Light is a driving force behind the synthesis of biomass in photoautotrophs. In pelagic ecosystems, highly variable light strongly affects microalgae at an ecological (success and succession), molecular (acclimation, carbon allocation), photosynthetic and growth levels. Therefore, manipulation of light appears to be an attractive tool for enhancing growth of microalgae in order to extend the use of these organisms in biotechnological field. In this study, we investigate the responses of the diatom alga Skeletenoma marinoi to different growth light regimes, that induced composite acclimative patterns manifesting in strong alterations in the cell biology. Although the growth rate is dependent upon the integrated daily light dose received by the algae, we demonstrate that physiological and biochemical acclimation responds to additional light stimuli. The application of fluctuating red light on a sinusoidal blue light spectral distribution induces an increase in non-photochemical quenching and the de-epoxidation state of the xanthophyll cycle along with modifications of the metabolic state of the cells, e.g. an increase in carbohydrates, glycolipids and saturated fatty acids. Providing an unnatural square-wave light course induces drastic changes in photosynthesis, pigment and macromolecular composition of the cells.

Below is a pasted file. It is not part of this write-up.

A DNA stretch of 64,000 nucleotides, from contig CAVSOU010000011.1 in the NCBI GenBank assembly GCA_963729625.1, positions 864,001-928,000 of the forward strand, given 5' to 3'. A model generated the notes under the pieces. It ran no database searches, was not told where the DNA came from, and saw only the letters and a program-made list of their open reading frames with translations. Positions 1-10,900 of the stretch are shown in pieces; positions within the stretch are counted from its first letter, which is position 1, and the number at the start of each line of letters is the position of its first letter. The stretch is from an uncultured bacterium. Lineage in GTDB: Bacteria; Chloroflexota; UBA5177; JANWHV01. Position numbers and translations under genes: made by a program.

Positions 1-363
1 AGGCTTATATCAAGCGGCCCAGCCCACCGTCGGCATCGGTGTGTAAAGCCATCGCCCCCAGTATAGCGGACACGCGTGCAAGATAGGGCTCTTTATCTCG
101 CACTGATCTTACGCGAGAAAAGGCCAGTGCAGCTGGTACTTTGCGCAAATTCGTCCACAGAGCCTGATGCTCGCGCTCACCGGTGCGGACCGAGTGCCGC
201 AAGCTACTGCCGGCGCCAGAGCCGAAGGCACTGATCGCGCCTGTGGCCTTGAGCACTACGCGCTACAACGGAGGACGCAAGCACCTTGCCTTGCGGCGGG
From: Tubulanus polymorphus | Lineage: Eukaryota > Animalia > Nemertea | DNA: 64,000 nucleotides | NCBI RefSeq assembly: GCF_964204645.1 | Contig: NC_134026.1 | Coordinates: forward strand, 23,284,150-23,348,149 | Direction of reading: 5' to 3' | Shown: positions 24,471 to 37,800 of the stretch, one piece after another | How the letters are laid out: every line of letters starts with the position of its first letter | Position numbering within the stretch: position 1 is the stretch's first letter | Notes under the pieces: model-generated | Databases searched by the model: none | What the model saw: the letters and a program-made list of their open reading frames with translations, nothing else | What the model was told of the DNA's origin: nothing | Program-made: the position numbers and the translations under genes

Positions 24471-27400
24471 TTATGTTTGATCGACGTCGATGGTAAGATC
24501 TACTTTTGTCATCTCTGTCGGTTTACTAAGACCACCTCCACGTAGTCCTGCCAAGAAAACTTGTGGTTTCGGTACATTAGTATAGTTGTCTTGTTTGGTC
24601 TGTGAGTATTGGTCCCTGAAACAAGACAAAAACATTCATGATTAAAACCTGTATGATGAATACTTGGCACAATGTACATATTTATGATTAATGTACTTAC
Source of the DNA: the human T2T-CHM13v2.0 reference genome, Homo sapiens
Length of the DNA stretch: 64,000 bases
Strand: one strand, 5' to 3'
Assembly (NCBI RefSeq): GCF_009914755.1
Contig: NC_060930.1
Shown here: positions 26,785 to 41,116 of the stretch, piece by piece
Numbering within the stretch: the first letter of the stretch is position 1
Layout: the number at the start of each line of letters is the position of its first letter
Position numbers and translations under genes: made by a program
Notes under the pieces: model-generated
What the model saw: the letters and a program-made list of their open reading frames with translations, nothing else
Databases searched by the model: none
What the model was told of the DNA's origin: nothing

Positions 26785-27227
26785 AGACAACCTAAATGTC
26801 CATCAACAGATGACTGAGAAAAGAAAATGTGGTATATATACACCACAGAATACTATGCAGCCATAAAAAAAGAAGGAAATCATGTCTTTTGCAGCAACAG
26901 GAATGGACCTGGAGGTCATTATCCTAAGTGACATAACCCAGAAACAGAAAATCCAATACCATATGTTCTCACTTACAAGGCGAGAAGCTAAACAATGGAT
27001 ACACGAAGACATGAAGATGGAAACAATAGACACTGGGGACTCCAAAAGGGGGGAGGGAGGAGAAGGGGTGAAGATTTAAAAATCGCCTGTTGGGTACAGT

|Titolo:||Light-induced changes in the photosynthetic physiology and biochemistry in the diatom Skeletonema marinoi|
|Data di pubblicazione:||2016|
|Appare nelle tipologie:||1.1.1 Articolo su rivista con DOI|